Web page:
Mikell contends that the term "owner" refers to the person who owns the property at the time it is illegally used. In support of his position, he notes that Sec. 881(h) provides that "[a]ll right, title, and interest in property described in subsection (a) of this section shall vest in the United States upon commission of the act giving rise to forfeiture." Mikell argues that this section means that title vests absolutely in the government on the date of the illegal act. Thus, unless the owner at the time of the offense falls within the exception in Sec. 881(a)(7), the owner is immediately divested of title and all subsequent transfers of the property are void. Mikell then concludes that the property in this case is not subject to forfeiture because his parents were owners at the time of the offense, the offense was committed without their knowledge and consent, and they did not receive notice of the forfeiture. We are not persuaded by Mikell's interpretation of the statute.


"The starting point in every case involving construction of a statute is the language itself." Greyhound Corp. v. Mt. Hood Stages, Inc., 437 U.S. 322, 330, 98 S.Ct. 2370, 2375, 57 L.Ed.2d 239 (1978). "If the intent of Congress is clear, that is the end of the matter; for the court ... must give effect to the unambiguously expressed intent of Congress." Chevron, U.S.A., Inc. v. Natural Resources Defense Council, Inc., 467 U.S. 837, 842-43, 104 S.Ct. 2778, 2781, 81 L.Ed.2d 694 (1984). In determining the clear or plain meaning of a statute, "we look not only to the particular statutory language, but to the design of the statute as a whole and to its object and policy." Crandon v. United States, 494 U.S. 152, 158, 110 S.Ct. 997, 1001, 108 L.Ed.2d 132 (1990).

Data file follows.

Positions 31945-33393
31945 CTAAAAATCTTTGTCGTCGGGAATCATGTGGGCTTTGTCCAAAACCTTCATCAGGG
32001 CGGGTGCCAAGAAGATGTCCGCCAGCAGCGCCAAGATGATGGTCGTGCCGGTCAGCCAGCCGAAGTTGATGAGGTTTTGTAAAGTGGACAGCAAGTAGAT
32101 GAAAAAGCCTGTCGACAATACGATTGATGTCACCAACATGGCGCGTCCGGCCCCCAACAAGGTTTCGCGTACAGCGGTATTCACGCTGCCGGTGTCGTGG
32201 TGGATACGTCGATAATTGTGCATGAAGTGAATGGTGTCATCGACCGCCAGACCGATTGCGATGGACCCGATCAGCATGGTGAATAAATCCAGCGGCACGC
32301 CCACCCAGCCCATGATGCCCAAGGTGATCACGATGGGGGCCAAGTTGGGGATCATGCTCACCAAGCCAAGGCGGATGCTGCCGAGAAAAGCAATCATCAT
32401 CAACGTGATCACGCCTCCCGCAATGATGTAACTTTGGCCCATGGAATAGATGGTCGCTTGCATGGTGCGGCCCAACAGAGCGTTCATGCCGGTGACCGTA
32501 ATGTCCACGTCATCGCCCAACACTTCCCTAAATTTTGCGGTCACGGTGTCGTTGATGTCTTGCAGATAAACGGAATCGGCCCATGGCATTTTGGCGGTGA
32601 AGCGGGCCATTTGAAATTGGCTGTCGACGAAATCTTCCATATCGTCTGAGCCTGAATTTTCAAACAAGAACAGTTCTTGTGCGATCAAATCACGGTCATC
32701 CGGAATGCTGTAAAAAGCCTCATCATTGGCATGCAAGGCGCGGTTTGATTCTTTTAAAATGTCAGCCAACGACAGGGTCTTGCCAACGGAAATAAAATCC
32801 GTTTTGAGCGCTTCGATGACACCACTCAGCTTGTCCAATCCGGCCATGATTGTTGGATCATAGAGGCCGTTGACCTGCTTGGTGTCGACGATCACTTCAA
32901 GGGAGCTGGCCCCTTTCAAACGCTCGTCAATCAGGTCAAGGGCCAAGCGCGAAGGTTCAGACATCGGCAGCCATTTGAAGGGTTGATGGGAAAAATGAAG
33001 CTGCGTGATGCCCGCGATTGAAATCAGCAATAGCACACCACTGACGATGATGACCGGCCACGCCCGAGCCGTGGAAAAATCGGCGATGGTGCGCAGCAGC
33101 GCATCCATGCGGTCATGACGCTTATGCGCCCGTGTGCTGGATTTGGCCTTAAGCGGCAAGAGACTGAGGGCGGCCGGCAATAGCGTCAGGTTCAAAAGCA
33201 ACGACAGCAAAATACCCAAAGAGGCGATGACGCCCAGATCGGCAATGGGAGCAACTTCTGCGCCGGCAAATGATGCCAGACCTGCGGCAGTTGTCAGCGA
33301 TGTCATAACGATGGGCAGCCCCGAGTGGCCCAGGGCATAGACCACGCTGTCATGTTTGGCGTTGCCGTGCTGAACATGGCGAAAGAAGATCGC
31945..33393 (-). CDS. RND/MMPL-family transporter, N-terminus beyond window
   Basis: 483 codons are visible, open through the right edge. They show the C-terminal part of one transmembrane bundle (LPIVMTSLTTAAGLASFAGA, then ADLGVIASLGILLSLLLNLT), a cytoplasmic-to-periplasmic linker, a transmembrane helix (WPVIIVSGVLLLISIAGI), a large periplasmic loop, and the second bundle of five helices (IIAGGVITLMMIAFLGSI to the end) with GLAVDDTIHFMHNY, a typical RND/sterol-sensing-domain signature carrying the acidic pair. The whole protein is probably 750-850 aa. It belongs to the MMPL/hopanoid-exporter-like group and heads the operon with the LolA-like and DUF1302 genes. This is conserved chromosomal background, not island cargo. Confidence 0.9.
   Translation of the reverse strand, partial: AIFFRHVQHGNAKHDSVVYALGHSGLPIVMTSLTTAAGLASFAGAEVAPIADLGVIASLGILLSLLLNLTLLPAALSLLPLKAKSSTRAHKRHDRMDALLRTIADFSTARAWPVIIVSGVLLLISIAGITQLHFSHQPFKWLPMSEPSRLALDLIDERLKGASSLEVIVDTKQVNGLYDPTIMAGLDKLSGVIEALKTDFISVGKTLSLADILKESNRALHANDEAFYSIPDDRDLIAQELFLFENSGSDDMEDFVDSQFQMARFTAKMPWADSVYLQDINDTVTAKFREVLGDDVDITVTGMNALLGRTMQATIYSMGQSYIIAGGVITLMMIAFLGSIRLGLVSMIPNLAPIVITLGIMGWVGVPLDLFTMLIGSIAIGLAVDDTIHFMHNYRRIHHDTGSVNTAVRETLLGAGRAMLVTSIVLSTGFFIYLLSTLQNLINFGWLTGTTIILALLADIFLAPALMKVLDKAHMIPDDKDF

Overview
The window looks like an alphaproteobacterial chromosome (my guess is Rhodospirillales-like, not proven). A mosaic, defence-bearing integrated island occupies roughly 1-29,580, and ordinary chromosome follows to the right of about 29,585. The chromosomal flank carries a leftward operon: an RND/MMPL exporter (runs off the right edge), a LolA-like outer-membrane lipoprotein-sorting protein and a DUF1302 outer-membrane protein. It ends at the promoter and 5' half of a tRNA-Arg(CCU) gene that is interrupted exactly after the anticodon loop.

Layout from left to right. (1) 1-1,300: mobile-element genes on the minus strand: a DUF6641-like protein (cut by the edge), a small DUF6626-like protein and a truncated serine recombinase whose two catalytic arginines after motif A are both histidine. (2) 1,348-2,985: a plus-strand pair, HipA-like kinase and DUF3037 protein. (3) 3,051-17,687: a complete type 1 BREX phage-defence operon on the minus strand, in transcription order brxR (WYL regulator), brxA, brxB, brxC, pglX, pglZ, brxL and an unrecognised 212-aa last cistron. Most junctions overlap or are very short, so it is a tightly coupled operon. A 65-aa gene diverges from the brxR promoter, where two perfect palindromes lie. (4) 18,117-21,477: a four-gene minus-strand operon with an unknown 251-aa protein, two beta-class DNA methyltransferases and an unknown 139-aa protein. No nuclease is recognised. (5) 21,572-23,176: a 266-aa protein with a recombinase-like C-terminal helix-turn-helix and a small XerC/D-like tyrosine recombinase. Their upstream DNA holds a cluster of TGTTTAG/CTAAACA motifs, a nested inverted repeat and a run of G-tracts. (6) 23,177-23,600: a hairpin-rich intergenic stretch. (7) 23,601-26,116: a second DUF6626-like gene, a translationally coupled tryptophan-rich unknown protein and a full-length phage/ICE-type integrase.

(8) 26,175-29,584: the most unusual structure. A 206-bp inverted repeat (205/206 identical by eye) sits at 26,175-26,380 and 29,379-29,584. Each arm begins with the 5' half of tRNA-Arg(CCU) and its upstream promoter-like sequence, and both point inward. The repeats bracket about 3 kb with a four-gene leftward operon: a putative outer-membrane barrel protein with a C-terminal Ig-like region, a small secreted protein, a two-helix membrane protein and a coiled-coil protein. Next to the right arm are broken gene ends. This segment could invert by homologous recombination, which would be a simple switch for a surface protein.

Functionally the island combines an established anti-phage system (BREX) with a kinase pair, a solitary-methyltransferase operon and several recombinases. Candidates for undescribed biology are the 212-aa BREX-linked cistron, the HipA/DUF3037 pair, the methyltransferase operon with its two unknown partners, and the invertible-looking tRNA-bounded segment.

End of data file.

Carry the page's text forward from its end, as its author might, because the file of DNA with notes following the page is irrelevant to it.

Initially, we note that the plain and ordinary meaning of the word "owner" as used in Sec. 881(a)(7) is the person holding legal title at the time of the judicial forfeiture proceedings. Mikell's argument that Sec. 881(h) alters that plain meaning is based on the assumption that, under Sec. 881(h), all rights and legal title to property pass to the United States at the moment of illegal use. That assumption is contrary to the history of Sec. 881(h) and structure of the forfeiture statute.